She was a native of that city, and during the persecution of Diocletian she was thrown into a dungeon. While there she heard of the martyrdom of her friend, St. Eulalia, and prayed that she might join her. Her prayer was granted, for she died in prison. She has always been held in great reverence in Toledo, where magnificent churches have been built in her honour. Another legend says that she was thrown from the rocks and killed, and afterwards appeared to St. Ildefonso, telling him, that his work in honour of the Virgin was approved in heaven. She left with him a portion of her veil, which was preserved as a relic. (See ST. ILDEFONSO.)

LEONARD, ST. (of Aquitaine). (Fr. ST. LEONARD or LIONART.) (Patron Saint of Prisoners and Slaves.) (6th and 7th November)

According to legend, he was a youth at the court of King Theodobert of France. He was converted, and baptised by St. Benignus, and became endued with a spirit of charity. He spent his time in visiting and ministering to prisoners (sometimes seeking their pardon from the King) and his money in liberating captive slaves. Finding it difficult to combine the duties of a courtier with the life he desired, he became a hermit, and lived for several years in the desert near Limoges. One day, as the King, with his wife and courtiers, was but hunting in the neighbourhood, the Queen was suddenly taken ill, and seemed about to die, when she was relieved by the prayers of St. Leonard, and safely brought forth a child. The King, in gratitude, gave him a piece of land there, and he cleared it, and formed a religious community, in which he died, in 559. He was ordained deacon, but took no higher order, though he became abbot of the institution he founded. He is claimed by the Benedictines.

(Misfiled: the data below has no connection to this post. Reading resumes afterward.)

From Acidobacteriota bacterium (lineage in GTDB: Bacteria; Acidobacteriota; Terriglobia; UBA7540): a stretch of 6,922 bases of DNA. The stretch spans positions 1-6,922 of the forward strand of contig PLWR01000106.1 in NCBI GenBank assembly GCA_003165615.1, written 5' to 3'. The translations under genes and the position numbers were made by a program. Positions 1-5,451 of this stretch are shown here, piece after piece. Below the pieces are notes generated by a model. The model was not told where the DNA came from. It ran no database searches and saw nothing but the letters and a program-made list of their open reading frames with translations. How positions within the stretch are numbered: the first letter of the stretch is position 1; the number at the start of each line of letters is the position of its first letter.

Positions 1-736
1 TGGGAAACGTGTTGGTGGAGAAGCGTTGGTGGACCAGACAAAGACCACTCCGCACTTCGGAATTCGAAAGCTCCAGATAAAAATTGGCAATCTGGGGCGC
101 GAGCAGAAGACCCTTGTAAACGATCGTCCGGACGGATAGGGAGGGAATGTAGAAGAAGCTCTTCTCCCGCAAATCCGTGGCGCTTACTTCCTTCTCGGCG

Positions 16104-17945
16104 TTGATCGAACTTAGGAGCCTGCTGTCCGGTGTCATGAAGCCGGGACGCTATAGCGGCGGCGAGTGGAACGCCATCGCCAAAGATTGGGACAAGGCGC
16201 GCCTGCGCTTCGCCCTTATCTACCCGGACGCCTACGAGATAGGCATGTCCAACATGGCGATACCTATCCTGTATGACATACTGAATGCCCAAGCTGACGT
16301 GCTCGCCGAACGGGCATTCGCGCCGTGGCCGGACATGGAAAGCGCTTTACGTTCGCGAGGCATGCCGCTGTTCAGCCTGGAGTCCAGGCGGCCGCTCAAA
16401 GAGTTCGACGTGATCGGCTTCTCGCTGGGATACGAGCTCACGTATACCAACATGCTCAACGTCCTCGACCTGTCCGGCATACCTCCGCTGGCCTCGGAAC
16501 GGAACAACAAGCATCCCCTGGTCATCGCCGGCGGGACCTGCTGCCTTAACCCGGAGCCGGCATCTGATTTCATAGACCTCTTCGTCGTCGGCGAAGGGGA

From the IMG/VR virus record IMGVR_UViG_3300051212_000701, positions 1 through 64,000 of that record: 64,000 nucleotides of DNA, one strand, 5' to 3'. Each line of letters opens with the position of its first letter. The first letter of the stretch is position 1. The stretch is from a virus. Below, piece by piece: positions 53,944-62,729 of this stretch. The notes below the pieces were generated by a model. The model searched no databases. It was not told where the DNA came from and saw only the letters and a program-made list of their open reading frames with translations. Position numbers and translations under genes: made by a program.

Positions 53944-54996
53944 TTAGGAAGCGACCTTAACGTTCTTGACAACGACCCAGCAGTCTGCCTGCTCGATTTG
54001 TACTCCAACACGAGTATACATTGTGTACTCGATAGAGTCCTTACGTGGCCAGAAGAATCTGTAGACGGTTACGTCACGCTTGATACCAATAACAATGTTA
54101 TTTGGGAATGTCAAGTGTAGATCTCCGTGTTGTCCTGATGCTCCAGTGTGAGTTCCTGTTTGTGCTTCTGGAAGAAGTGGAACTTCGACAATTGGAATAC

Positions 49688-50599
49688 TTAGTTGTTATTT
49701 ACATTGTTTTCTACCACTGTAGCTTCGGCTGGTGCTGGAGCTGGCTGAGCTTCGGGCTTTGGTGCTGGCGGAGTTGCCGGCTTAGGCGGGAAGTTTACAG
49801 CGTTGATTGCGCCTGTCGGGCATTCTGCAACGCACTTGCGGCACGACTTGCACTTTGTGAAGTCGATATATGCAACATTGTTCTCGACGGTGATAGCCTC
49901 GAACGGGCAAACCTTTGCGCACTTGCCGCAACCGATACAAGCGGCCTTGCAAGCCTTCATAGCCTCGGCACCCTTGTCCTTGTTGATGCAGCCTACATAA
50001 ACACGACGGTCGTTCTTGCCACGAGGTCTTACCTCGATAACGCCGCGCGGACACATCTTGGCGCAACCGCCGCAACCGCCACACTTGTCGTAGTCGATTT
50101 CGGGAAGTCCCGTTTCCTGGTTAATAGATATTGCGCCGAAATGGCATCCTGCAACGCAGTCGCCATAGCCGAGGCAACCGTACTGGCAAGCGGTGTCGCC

He is represented as a deacon, or in the black or white tunic of his order, holding fetters, his distinguishing attribute.

LONGINUS, ST. (Patron Saint of Mantua). (15th March)

The soldier who pierced the side of CHRIST, at the crucifixion, was, according to legend, a centurion, named Longinus. He was baptised, and became a Christian teacher, and suffered martyrdom.

He is represented in armour, with a long lance, in pictures of the Crucifixion, or as Patron of Mantua.

Mantegna's " Madonna of the Victory," in the Louvre.


Born of a noble family, in 1380. At the age of nineteen, called to the service of GOD by a miraculous vision, he took refuge with the Augustine Hermits at San Giorgio in Alga. Becoming distinguished for his charities and penances, he was appointed Bishop of Castello, and a few years afterwards the first Patriarch of Venice. He died, greatly venerated for his humility and zeal, in 1455.

LOUIS BELTRAN, ST. (or BERTRAN). (9th October)

A native of Valencia, who took the Dominican habit, and became a celebrated preacher and missionary in the sixteenth century. He travelled as far as Peru, where he taught for several years, and then re-turned to Spain. He was a friend of St. Theresa.

LOUIS, ST. (of France). (Ital. SAN LUIGI.) (25th August)